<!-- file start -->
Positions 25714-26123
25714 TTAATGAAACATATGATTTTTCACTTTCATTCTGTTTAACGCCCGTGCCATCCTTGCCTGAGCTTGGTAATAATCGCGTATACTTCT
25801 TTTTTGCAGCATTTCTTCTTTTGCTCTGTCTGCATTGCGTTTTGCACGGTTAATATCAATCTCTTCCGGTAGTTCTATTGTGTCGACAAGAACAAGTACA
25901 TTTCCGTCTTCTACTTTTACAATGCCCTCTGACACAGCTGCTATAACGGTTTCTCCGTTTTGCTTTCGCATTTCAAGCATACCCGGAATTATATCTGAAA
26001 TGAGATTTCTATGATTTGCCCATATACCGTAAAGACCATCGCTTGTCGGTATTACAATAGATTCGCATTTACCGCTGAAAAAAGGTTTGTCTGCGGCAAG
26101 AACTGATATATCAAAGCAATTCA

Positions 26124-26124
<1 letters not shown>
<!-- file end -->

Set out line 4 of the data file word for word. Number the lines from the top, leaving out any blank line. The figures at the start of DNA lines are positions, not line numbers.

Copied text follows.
25901 TTTCCGTCTTCTACTTTTACAATGCCCTCTGACACAGCTGCTATAACGGTTTCTCCGTTTTGCTTTCGCATTTCAAGCATACCCGGAATTATATCTGAAA